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The Internet of Things Revisited
RFID is not really about connecting objects to the Internet; it's about capturing data needed to manage things that aren't being managed today.
May 31, 2010—I had the privilege of joining an illustrious panel on May 19 to discuss the so-called "Internet of Things" at the 2010 MIT CIO Symposium. The session was great—it was one of those rare panels that was both entertaining and informative. But I think the idea of the Internet of Things might have outlived its usefulness.
The panelists were Robert LeFort, CEO of Ember, a company that manufactures RFID sensors used to form mesh networks; Sanjay Sarma, a professor and co-founder of the Auto-ID Center at MIT; Bob Metcalfe, Ethernet inventor and founder of 3Com, who is now a partner at Polaris Ventures; and me. The panel was moderated brilliantly by Michael Chui, a senior fellow at the McKinsey Global Institute.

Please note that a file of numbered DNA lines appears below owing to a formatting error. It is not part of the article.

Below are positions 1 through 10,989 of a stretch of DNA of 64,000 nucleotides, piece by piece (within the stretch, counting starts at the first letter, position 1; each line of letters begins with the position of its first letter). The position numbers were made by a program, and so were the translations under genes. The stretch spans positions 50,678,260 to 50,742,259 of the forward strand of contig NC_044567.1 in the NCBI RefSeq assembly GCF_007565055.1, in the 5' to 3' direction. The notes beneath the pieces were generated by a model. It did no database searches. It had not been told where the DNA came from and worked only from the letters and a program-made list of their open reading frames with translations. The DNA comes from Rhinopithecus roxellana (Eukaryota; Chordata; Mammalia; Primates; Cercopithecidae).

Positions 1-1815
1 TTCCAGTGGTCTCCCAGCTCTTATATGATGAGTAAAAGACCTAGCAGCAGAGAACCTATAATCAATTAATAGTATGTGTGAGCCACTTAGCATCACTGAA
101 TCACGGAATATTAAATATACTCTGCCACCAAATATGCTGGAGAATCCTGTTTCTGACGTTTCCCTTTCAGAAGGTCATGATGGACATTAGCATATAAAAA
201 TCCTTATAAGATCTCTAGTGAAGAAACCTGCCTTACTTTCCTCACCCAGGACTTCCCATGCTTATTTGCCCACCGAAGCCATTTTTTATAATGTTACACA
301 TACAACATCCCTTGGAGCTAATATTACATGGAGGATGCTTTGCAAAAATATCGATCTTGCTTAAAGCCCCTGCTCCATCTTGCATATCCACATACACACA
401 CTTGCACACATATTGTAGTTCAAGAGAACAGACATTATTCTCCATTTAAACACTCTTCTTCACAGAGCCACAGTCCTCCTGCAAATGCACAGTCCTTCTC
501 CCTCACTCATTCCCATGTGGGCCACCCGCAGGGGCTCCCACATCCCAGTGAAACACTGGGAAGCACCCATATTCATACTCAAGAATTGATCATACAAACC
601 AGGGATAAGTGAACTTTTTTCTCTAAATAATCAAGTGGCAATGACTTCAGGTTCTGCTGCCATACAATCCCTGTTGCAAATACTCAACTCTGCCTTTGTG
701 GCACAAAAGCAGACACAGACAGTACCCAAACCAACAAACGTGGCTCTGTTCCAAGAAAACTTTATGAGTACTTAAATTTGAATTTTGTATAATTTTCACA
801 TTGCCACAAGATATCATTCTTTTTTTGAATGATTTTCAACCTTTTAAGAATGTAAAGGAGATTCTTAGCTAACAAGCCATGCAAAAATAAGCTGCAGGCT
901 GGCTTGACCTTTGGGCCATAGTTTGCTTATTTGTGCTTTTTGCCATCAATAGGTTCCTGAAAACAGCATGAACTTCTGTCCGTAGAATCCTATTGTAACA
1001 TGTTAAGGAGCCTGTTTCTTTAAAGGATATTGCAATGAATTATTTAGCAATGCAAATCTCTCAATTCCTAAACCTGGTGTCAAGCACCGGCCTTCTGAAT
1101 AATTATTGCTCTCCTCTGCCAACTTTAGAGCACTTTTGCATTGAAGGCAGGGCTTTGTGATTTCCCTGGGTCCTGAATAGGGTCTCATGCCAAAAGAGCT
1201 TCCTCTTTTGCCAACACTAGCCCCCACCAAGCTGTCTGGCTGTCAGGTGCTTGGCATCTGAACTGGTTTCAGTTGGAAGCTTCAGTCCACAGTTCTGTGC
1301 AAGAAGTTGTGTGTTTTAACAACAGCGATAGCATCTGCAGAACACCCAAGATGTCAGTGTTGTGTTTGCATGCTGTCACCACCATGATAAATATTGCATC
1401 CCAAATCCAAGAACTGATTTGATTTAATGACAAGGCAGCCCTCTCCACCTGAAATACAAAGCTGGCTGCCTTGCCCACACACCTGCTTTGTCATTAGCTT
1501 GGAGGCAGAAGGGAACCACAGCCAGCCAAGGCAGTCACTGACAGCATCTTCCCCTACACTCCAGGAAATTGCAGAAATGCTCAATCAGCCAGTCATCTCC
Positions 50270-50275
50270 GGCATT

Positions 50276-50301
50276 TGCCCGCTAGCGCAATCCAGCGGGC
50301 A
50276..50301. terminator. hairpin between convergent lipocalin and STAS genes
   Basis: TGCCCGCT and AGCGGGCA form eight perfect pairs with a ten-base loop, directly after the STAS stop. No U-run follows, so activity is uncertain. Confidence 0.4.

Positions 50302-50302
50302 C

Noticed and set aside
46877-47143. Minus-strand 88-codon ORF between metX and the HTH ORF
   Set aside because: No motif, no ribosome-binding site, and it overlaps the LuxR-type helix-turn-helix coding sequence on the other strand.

Metcalfe was funny, charismatic and intelligent. He pointed out that 10 billion to 15 billion microcontrollers are shipped every year (chips used in everything from cars to coffeemakers). "These are not tags," he stated. "Most are not networked. The value of these devices would increase exponentially if they were networked. There's a law about that," he said, referring humorously to Metcalfe's Law.
LeFort made the point that we shouldn't underestimate "the unbelievable power of convenience." He said his RFID sensors could be used to adjust the temperature in different areas of a room or facility automatically, to maximize energy efficiency. People wouldn't have to do anything.
We were all in agreement that RFID is a powerful technology that will deliver significant benefits for both business and consumers. I made the point, however, that while the Internet of Things is a useful term in that it helps people grasp the concept of being able to connect objects to the network, it probably has outlived its usefulness.
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